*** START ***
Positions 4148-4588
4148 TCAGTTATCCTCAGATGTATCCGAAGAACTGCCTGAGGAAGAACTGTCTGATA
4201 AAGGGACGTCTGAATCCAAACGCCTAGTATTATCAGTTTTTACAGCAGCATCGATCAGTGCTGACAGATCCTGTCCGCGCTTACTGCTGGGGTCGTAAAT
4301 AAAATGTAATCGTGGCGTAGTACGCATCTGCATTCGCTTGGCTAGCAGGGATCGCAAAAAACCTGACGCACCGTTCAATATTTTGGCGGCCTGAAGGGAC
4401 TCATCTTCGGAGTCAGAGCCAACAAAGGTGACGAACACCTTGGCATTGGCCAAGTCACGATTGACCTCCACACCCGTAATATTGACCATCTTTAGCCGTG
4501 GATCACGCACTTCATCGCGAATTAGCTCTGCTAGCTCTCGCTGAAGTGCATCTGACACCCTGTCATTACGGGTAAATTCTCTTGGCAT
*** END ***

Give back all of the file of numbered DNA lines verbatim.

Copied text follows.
Positions 4148-4588
4148 TCAGTTATCCTCAGATGTATCCGAAGAACTGCCTGAGGAAGAACTGTCTGATA
4201 AAGGGACGTCTGAATCCAAACGCCTAGTATTATCAGTTTTTACAGCAGCATCGATCAGTGCTGACAGATCCTGTCCGCGCTTACTGCTGGGGTCGTAAAT
4301 AAAATGTAATCGTGGCGTAGTACGCATCTGCATTCGCTTGGCTAGCAGGGATCGCAAAAAACCTGACGCACCGTTCAATATTTTGGCGGCCTGAAGGGAC
4401 TCATCTTCGGAGTCAGAGCCAACAAAGGTGACGAACACCTTGGCATTGGCCAAGTCACGATTGACCTCCACACCCGTAATATTGACCATCTTTAGCCGTG
4501 GATCACGCACTTCATCGCGAATTAGCTCTGCTAGCTCTCGCTGAAGTGCATCTGACACCCTGTCATTACGGGTAAATTCTCTTGGCAT